25 Years Later

Reformists are yet to anno-unce their timetable to celebrate 25 years of reforms. It seems they are not as enthusiastic as they were 25 years ago. Perhaps there is not much to cheer about yet they would like to sing the much publicised swan-song of reforms at every opportune moment. It’s the ready staple for the media. Unlike the ‘Congress cowards’ these ‘Saffron soldiers’ don’t hesitate to slap sedition charges under flimsy grounds. Writers, cartoonists, human rights activists—all are in danger of facing sedition, if they raise their voice against the adverse impact of reforms on society.

India’s economic reforms actually commenced in July 1991. All industrial licensing was abolished. The private sector was allowed in all spheres of industries, including arms and ammunition, atomic energy and rail transport. The public sector was disinvested and restructured with more autonomy. Sick units were closed, and government stakes reduced to 26% or less. Foreign Direct Investment (FDI) and Foreign Technology for modernisation were given free entry. Monopoly and Restricted Trade Practices (MRTP) clearance was abolished for large industries, and approvals for industrial location were liberalised. The Hindu rate of growth of 2% (1991) rose to 7% (2015). Foreign exchange reserves were worth $336 billion (May 2015), compared to $1.2 billion (June 1991). Fiscal deficits were 8.4% of GDP (1991) and now fallen to 4% (2015). Inflation ranged over 12% (1991) and is now about 5% (2015). The rupee was devalued by 7% in July 1991, and again by 11% within the first three days. The poverty rate is 20% (2016), declined from 50% (1991). About 300 million people are said to have escaped poverty, following the economic reforms. This is the tall claim by the persons in power though the ground reality tells a different story. Education, health, labour, employment, land and agriculture continue to stagnate. Agriculture generates only 16% of GDP, even though it still employs 55% of India’s population. Nearly 660 million people are living on an average annual per capita income of about Rs 30,000, which is a meagre Rs 2500 per month, far below the national average. India’s Human Development Index is among the lowest in the world, alongwith indicators like educational standards, health and delivery of public services.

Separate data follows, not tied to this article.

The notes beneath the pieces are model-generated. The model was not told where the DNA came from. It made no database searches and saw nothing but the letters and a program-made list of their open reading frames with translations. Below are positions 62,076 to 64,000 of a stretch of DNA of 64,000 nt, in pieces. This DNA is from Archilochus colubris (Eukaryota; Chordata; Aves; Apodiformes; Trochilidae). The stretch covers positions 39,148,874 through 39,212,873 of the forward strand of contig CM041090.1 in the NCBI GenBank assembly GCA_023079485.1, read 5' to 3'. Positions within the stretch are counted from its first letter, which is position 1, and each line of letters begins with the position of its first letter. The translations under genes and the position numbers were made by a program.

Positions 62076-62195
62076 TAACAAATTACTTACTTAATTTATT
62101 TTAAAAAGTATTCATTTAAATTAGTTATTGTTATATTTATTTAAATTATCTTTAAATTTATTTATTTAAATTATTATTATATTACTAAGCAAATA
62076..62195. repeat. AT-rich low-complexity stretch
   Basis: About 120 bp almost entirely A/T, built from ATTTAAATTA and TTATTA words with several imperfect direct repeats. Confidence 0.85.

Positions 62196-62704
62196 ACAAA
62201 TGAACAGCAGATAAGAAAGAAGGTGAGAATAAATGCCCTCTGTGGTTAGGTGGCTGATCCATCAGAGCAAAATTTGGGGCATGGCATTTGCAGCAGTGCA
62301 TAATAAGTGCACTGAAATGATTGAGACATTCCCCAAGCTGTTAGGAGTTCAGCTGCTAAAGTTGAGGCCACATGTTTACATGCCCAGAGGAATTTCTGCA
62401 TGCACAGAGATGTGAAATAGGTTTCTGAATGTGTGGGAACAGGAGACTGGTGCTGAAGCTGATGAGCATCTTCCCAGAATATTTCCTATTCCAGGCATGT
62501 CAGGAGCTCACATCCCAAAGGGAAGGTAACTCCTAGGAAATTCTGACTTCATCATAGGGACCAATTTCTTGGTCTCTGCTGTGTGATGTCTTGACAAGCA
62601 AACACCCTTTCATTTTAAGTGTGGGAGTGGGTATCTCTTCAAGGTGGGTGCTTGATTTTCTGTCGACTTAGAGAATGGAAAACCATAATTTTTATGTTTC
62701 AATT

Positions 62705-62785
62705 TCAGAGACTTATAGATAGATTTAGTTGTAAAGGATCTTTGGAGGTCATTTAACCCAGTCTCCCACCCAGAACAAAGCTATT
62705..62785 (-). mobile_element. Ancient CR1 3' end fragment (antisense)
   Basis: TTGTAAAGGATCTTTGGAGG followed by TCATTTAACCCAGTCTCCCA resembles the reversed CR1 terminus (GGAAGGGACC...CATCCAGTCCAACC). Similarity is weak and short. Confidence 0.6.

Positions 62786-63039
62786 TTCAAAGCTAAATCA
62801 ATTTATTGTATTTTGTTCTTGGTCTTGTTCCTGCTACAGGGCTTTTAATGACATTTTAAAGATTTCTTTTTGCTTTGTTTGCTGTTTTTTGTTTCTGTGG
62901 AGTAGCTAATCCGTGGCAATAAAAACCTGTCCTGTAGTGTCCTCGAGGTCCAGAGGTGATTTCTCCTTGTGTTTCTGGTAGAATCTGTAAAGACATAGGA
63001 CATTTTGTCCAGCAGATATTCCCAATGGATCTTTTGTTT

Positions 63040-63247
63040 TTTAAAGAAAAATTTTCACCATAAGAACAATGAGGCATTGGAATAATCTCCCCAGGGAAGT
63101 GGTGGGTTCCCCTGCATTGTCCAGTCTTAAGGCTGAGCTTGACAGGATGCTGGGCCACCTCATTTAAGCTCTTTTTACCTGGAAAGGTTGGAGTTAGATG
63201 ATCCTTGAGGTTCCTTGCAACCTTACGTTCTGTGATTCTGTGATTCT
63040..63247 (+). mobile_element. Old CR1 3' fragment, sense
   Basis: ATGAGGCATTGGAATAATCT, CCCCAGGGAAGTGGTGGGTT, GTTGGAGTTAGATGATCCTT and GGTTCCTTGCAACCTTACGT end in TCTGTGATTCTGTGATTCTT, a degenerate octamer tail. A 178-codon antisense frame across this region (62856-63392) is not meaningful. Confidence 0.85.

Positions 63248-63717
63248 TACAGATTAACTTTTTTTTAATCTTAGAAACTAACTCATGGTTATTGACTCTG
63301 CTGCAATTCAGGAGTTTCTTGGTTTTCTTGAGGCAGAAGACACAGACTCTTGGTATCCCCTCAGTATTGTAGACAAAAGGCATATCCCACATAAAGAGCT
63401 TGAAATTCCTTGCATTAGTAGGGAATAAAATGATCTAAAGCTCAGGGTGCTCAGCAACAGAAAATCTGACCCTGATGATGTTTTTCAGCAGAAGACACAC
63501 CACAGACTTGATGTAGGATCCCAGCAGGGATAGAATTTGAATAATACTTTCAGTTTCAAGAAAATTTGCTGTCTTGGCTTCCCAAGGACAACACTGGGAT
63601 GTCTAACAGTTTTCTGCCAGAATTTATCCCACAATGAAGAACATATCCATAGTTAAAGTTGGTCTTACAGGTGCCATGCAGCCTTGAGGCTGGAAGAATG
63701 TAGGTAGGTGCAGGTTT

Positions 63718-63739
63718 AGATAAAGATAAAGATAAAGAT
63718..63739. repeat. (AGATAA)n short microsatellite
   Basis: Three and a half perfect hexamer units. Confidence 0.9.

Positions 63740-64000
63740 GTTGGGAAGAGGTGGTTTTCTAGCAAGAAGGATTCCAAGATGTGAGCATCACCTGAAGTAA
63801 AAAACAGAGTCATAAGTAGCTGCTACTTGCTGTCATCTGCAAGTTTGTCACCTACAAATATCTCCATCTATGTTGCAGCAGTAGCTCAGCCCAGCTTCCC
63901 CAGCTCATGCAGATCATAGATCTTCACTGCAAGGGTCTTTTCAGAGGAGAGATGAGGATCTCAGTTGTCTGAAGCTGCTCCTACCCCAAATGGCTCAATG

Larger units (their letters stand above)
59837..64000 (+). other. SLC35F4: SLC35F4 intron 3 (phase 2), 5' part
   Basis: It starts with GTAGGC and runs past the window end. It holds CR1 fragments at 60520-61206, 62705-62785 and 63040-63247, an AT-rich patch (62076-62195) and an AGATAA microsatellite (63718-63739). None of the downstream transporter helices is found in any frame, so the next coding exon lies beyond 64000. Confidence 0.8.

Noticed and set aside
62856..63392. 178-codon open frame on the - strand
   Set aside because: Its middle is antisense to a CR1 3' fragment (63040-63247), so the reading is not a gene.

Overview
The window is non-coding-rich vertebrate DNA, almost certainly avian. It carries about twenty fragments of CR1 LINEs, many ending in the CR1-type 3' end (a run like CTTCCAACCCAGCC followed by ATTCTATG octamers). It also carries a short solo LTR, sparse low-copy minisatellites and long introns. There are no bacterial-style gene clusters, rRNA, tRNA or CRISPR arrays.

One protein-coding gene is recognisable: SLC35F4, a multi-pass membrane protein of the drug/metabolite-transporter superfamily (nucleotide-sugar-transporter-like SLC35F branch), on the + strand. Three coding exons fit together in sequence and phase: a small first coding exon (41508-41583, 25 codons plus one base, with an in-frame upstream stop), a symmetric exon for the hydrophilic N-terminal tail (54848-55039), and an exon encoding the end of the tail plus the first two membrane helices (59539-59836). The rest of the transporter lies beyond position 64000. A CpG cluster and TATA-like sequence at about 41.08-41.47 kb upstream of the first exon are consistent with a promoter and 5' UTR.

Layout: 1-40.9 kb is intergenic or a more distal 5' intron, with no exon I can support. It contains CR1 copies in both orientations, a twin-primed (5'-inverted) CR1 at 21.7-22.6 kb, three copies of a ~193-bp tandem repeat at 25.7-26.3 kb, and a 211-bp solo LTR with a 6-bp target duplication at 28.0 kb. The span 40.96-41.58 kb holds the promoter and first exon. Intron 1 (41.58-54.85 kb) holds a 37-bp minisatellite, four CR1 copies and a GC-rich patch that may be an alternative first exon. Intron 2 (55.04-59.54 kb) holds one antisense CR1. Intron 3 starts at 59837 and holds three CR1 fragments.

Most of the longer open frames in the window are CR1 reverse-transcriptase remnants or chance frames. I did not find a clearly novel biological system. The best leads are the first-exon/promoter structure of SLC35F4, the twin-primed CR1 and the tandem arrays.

For all practical purposes employment scenario is too horrifying to be ignored. As per report by Delhi based Civil Society Group Prahar, India loses 550 jobs every day, thanks to reforms. There is no new job but what worries wage earners most is the rapid decline in existing job market. As per figures released by Labour Bureau earlier this year India succeeded in creating only 1.35 lack jobs in 2015 in comparison to 4.19 lakh in 2013 and 9 lakh in 2011. The decline of agriculture began with the advent of reforms in the 1990s. And it is the prime reason for the high rise in unemployment. Agriculture used to contribute more than 50 percent of employment, followed by small and medium enterprises sector with 40 percent share of employment even three decades ago. Even in 1994, 60 percent of labour force used to toil in agriculture according to a World Bank hand-out. They are worst affected by reforms and everywhere people now find bill boards of ‘No Job!’ The so-called organised sector contributes a miniscale, less than one percent of employment. In truth India has only about 30 million jobs in the organised sector and nearly 440 million in unorganised sector. It is now clear that Modi’s ‘Make in India’ is unlikely to deliver because multinationals have their own rules to follow. Their commitment to invest $225 million for the next five years may at best create six million jobs and that too—mostly, in high skill category. All that glitters is not gold. The official left doesn’t know how to combat this ‘No Job’ situation. And for the far left the problem doesn’t exist. But a swelling army of the unemployed youth is not going to strengthen the reserve army of guerillas. After all people in this part of the globe even during famine times didn’t loot food grains from shops. They have enormous power of tolerance.

Vol. 49, No.18, Nov 6 - 12, 2016